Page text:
After rolling him onto his back, she gave him a light slap on the cheek. No effect. She tried again, a little harder. Still nothing.
“Maybe he needs the Sleeping Beauty treatment,” Spike said.
“Depends. You offering?”
Buffy ignored the innuendo. Spotting the water Spike had given her, she scooped it up and unscrewed the lid. Very little was gone, only what she’d consumed. Spike really had found a fresh bottle just for her.
When she got ready to pour it over the flunkie’s head, Spike snorted. “That only works in the movies, Slayer. You’re better off hittin’ him again.”
“Says the guy who wanted me to kiss him awake,” she muttered.
She was careful to keep from drowning him, but even after the bottle was emptied, the flunkie didn’t budge. A quick check of his pulse confirmed he was still alive. It was slow and steady, too. Like he was simply asleep.
Frustrated, Buffy leaned against the rail used for the carousel’s line. “Could he be in some kind of trance from whatever woo-hoo he did?”
Spike shrugged. “Just as likely it’s takin’ longer to work out of his system ‘cause he’s the size of a lorry, too.”
Though she didn’t want to hear it, Buffy knew Spike had a point. There could be a million explanations for why he wasn’t waking up, but all the theories in the world wouldn’t give her answers on how to reverse the spell. She needed the sidekick for that, and that was going on the expectation that he actually knew. He wasn’t the boss. According to Spike, the fortune teller had done all the bragging. Rip Van Winkle might be as stuck here as they were.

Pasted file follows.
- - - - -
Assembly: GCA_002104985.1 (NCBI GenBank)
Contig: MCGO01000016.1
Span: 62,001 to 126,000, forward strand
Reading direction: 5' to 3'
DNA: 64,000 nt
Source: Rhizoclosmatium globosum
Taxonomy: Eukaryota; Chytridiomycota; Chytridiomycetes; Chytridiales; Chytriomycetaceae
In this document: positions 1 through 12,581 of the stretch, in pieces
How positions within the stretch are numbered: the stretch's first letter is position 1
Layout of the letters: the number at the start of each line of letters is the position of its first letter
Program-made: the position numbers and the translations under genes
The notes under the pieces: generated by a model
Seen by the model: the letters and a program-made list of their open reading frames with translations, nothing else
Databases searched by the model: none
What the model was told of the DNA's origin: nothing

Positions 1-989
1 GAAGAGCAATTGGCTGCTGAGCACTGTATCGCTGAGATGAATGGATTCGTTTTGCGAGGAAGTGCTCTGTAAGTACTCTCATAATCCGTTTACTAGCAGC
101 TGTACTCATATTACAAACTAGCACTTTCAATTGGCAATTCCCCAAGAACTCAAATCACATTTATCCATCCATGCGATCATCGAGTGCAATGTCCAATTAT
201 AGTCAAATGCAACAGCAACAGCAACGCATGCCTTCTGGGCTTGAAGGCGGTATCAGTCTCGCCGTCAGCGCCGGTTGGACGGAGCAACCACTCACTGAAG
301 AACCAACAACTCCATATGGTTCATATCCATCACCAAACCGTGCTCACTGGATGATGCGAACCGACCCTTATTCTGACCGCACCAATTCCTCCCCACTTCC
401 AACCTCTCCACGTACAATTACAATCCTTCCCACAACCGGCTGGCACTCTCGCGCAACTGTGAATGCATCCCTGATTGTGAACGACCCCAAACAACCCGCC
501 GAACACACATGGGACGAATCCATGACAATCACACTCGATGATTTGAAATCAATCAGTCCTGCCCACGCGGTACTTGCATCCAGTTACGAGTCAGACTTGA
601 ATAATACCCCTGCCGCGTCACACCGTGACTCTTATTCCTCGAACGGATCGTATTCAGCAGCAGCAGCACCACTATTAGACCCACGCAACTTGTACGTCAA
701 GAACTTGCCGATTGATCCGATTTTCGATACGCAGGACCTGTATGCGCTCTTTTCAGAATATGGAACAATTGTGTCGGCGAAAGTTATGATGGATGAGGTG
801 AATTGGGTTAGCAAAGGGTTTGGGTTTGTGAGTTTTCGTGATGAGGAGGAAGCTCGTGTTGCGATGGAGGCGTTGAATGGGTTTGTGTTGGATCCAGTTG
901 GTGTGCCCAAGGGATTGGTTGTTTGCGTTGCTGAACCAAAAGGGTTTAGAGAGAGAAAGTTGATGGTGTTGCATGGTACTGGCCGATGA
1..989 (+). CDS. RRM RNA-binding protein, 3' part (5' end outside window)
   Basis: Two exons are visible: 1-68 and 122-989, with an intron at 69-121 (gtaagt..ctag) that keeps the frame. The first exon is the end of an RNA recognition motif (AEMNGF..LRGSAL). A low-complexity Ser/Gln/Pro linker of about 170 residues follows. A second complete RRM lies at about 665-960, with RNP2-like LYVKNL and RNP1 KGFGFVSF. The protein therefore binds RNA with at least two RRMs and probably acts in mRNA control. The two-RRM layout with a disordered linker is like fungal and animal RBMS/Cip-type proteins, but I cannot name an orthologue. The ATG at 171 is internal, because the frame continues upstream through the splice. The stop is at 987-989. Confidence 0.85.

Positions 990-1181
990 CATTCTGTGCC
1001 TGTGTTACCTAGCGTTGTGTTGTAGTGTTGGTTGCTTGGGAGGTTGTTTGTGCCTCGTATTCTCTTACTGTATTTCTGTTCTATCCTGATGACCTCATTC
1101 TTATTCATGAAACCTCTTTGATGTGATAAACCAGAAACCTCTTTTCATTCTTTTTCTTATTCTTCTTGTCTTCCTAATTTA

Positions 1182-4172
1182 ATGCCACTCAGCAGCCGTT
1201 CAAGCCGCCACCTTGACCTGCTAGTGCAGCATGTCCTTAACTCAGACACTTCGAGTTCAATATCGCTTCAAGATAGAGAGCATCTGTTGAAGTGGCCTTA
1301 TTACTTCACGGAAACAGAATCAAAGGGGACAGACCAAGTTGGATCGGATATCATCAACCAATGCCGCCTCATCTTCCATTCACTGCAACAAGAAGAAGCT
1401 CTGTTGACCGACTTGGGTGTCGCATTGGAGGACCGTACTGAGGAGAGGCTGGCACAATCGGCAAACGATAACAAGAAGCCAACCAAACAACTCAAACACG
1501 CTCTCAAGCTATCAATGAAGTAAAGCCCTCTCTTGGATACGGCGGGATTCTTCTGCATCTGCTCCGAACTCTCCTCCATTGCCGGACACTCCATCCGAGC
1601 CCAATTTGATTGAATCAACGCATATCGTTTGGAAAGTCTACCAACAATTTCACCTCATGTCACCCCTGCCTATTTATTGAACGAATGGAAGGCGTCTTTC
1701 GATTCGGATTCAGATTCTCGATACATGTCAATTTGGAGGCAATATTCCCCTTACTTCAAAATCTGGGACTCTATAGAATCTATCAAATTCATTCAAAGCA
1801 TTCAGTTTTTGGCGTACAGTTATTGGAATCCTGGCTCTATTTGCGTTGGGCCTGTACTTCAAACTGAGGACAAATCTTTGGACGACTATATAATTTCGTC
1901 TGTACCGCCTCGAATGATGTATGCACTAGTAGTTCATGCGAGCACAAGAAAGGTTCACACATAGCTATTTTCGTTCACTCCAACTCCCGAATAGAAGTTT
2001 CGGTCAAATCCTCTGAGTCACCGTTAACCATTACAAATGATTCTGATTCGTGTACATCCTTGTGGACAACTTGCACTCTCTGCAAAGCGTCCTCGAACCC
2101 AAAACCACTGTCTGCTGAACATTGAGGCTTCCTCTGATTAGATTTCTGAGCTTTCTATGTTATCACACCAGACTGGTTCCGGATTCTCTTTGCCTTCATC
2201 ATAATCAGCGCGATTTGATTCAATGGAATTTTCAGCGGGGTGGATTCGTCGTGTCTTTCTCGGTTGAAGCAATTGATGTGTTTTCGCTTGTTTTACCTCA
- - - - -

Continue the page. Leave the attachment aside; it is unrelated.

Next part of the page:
On a whim, she crouched next to the flunkie again. His pants didn’t have pockets, but his clothes were baggy enough to hide a weapon. She patted him down from waist to shoulder, then did the same with his calves in case something was sheathed under the fabric. Everything felt normal.
“Don’t know what you expect to find,” Spike said. “A bloke like that doesn’t need anything but his hands. It was an absolute doddle for him to throw me out of the seer’s cottage.”
“What exactly happened with the fortune teller?”
“Told you. Talked. Told to thank you. Thrown out.”
“Because I wasn’t leavin’ fast enough, apparently.”
“But she expected you to tell me something was going on.”
Spike shoved his hands deep into his pockets. “I’m not the mind reader, now am I?”
But the twitching muscle in his jaw said there was more to it than that. A lot more. “She had to have a reason,” Buffy pressed. “Did you say something to her about me?”
“Of course not!”
“So she brought me up first.”
His slight hesitation gave him away. “What does it matter? You should be thinkin’ on how to get us back to the Hellmouth.”
With a frustrated growl, Spike whirled away. “Fine. It was him, all right?” He jerked his thumb at the flunkie. “He’s the real seer. Said all this rubbish he had no business knowing. Tried tellin’ him he was off his nut, but then that Madame pulled her Angel nonsense, and that was that. Happy?”
No, but she was starting to get a clearer picture. “If he’s the real fortune teller, why was she the one telling you to talk to me?”
“Because she’s still the one pullin’ all the strings. Trust me. She’s your big bad. I know evil when I see it.”
And yet, the flunkie had all the power. “Is she human?”
“That, I don’t rightly know. He is, though. Got the headache to prove it.”
The more she learned, the more curious she became. The flunkie was physically strong, but magical. He contributed to what had had happened, but he’d tried to warn both Spike and Buffy off. He was the true source of the power, but he wasn’t in charge.
What else was she missing?
She swept her gaze up and down his long body again. The only aspect that seemed odd was the tattooing that snaked up both of his legs. Shifting, she pushed the cuff up to expose more of the swirling ink. Most of it was black, with whorls of dark blue, thinner at his ankles and growing thicker the higher they climbed. A hint of curved gold appeared on the back of his leg, the one exception to the broader strokes.